Apart from the following, which of his poems do you guys reckon will be the most bountiful in terms of poignant points that can be pulled out? Although I do appreciate Clare's skill as a poet (it took me about nine months of studying him to do so, and I think I'm the only person in me class that does), I generally tend to shy away from his longer pieces (The Parish, for example) for fear of just not being able to concentrate.

    I know(ish):
    A Vision
    The Peasant Poet
    I am
    The Landscape Laughs in Spring
    December
    I Love To Hear the Evening Crows Go By
    The Barn Door is Open
    The Nightingale
    Summer Moods
    The Lament of Swordy Well
    The Wheat Ripening
    The Fallen Elm
    First Love's Recollections


    Any recommendations would be great .
    That looks like a really good list actually. I really need to look at some more of his love poems...

    Out of all that I've done I found 'The Passing Traveler' and 'The Gypsy Camp' to cover a lot of themes and are therefore really useful.

    I don't think you need to know many poems as long as they cover a lot of themes really... at least I hope not. Blah. We were told only to write in depth about three or four poems so as long as they cover lots of themes (i.e. nature, Clare's identity, agricultural/industrial revolution and so forth) it should be all good.
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    err hope this is all ok. . . just did it quickly lol


    An invite to eternity:

    • Main themes ‘dark’, ‘shadows’, ‘death’.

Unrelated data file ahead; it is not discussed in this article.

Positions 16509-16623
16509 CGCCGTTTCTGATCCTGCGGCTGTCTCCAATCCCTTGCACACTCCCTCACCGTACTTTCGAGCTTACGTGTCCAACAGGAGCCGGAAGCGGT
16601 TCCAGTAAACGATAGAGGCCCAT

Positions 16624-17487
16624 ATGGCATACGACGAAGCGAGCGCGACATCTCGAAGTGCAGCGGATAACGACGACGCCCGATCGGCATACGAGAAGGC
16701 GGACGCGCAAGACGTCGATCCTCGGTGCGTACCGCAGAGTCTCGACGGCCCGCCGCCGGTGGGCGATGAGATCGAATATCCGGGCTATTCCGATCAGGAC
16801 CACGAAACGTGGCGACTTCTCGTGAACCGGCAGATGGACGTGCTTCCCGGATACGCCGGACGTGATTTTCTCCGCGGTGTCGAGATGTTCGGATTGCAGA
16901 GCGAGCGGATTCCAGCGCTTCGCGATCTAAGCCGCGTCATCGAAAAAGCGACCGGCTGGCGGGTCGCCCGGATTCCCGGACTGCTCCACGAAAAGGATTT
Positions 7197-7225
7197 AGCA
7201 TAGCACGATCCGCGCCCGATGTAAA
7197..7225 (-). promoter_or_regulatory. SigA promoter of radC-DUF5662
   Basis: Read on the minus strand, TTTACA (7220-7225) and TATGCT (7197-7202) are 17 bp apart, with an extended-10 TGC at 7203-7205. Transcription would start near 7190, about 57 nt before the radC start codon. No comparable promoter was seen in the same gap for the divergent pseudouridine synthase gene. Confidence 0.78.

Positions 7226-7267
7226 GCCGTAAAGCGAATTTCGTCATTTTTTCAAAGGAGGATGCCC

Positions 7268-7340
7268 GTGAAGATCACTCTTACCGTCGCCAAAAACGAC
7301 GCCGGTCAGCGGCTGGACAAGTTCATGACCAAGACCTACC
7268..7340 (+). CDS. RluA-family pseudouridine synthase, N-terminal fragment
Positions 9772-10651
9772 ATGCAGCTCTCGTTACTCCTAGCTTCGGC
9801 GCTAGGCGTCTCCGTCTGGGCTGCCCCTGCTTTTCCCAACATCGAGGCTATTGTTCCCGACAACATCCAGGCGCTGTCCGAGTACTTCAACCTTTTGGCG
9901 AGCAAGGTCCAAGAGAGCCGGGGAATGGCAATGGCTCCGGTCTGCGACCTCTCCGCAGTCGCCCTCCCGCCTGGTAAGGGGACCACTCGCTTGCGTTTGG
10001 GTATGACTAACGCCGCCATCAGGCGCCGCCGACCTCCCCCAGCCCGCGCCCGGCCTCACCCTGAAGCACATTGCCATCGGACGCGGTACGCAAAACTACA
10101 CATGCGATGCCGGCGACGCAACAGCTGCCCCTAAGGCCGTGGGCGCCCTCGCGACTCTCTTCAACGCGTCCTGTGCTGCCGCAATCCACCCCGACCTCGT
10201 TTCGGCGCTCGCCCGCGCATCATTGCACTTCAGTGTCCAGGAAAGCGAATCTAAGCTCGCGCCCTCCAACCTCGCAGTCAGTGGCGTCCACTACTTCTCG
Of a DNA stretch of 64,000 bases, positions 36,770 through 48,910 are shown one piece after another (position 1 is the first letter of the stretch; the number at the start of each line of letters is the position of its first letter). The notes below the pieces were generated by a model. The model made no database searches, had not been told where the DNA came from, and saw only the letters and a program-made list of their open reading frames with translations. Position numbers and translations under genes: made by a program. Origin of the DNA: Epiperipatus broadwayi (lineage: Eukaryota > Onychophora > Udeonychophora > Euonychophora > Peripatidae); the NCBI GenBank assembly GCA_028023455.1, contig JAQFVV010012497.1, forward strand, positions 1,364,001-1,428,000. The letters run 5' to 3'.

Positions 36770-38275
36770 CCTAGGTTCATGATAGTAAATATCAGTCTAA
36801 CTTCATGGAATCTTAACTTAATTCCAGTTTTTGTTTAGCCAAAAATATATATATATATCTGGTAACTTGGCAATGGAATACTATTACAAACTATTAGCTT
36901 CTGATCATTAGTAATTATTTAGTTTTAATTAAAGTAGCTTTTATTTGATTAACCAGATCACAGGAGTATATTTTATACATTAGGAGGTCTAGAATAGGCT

• Asking and anonymous maid to go with him. Repetition of this question and of ‘say, maiden’
    • It is in the form of a love poem, however is the opposite to one, as it does not speak of love and life and joys as would be expected. He portrays the world as being a place ‘where the sun forgets the day’
    • This poem is possibly about the enclosures around land which had recently come about. He was very against this as this meant he could not roam as he liked. This links with ‘I dreaded walking where there was no path’
    • Uses a lot of repetition and other poetic devices such as similes ‘will rise like ocean waves’, ‘fade like visioned dreams’ and also oxymoron’s ‘death of life’
    • It has a very ironic and morbid tone to it. He is asking a ‘sweet maid’ to go with him and spend her life with him, and this is what he has to offer her, a lifetime ‘night and dark obscurity’

    I dreaded walking where there was no path:

    • This poem is primarily about land being enclosed and the fact that where as before he could wander where he liked, he has now ‘been on trespass in [his] walk today’.
    • Speaks of love for nature.
    • However it is also about appearance and reality
    • He says ‘the day appeared so fine’ and ‘appeared so beautiful’ which shows that there is more than what he is just seeing. This poem gives the impression he is free and can do as he pleases however whilst we are given this image he states that he ‘always feared the owner coming by’ which is then the reality.
    • its a sonnet. Poetic devices: rhyme, iambic pentameter


    To John Clare:

    • Contained in a letter he had written to his son John from the mental hospital
    • Still speaks of nature, even though he can no longer experience it as such.
    • Sonnet, but not a traditional one, just as An invite to eternity is not your ordinary love poem.
    • Speaks of life just going on as usual, all of nature, animals and men are performing normal tasks and going about as they always have. Nothing has changed. This is unusual as many of his other poems are about change.
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    That's great, thank youuu I'll post some analysis for my most useful poems a bit later on.
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    ok lmao. i can do more later, its just thats all i could come up with in 20 mins :p: